onboarding compliance

A big smile, a handshake, and a "welcome". That's what you're probably used to give a new employee. Good onboarding benefits you as a company and the new employee as well. However, onboarding is so much more.

A proper introduction to the work tasks is an important part of the onboarding. In that way, the new employee will quickly feel safe to test his or her skills in practice.  This, however, will not be the focus for this blogpost, but rather what's in the background of the daily tasks - such as the specific set of rules the company follows. In another word: Compliance.

Want to know more? Learn everything you need to know about onboarding.

Compliance in the Onboarding


In most companies, there are both written and unwritten rules that have to be followed.  The unwritten rules could be e.g. a special dress code in meetings with customers or just in the day-to-day work at the office. And that is of course only if it is not already written in the employee handbook. Another unwritten rule could be what is expected when you communicate internally as well as externally, or how the company's meeting culture is.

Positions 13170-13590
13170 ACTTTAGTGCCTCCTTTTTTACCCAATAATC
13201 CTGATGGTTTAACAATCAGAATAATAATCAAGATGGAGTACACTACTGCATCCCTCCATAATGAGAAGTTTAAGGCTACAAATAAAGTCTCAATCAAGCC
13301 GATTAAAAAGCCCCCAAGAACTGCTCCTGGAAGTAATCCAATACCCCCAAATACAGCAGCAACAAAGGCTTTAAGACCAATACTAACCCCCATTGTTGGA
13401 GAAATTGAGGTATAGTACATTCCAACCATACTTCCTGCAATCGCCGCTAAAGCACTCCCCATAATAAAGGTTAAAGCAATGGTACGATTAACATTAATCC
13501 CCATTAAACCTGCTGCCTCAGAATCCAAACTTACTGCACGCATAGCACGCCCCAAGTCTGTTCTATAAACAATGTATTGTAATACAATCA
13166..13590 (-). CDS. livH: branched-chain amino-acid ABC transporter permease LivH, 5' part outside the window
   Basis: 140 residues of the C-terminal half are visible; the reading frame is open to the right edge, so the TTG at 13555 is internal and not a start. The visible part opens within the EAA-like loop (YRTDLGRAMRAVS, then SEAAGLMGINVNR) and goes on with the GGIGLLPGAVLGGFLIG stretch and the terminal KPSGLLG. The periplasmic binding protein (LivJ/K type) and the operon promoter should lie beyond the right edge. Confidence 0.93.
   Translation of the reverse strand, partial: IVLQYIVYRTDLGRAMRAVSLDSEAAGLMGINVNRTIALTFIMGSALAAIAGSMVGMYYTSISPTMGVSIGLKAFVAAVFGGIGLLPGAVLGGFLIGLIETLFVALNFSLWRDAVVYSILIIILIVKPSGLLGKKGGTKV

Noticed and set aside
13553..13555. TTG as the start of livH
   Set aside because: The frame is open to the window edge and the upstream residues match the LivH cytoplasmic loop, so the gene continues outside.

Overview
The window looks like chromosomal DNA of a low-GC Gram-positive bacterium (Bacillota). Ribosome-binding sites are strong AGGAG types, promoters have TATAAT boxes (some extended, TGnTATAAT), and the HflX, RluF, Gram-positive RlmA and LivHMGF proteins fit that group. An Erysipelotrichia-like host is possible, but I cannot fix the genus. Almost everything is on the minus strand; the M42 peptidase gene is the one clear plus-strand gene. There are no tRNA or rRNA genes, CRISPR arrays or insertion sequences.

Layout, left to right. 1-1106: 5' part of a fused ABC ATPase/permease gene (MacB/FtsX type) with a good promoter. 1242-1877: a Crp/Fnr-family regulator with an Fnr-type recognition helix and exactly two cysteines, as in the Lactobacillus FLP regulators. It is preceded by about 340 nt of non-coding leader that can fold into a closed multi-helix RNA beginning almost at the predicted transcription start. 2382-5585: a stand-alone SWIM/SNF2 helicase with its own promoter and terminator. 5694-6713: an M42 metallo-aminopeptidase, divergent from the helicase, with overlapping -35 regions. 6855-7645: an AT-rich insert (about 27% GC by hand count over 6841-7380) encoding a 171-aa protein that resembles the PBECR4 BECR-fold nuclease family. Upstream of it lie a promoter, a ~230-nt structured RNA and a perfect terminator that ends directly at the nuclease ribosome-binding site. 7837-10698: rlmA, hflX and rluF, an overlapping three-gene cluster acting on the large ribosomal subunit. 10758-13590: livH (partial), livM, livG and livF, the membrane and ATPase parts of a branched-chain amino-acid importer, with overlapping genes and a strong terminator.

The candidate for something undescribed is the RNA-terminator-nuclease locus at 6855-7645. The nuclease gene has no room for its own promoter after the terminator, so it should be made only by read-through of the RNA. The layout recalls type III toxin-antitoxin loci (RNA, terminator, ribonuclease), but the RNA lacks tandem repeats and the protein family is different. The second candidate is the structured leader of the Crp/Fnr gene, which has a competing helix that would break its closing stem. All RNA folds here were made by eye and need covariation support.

The written rules, on the contrary, could be a specific legislation that the new employee has to follow in his or her new position. Is the new employee going to e.g. handle personal data? Then it is a good idea to train him or her in the General Data Protection Regulation (GDPR), so it relates to the new employee's workday.

How to Integrate Compliance in Onboarding


There are several possibilities when you will integrate compliance training in your onboarding process. You can arrange a presentation for the new employee, in which you tell about the different do's and don'ts. Remember to plot it in the schedule that the employee has received over his or her first days at the workplace.  

Alternatively, you can make the compliance training available for the employee as a learning module in your Learning Management System (LMS). Here, you can upload both your employee handbook, perhaps make your own quizzes about the material for the employee, or have learning specialists to design interactive learnings modules based on gamification or Virtual Reality. In that way, you can make (at times tedious) compliance training more fun, and the employee remembers what she or he has learned to a higher degree.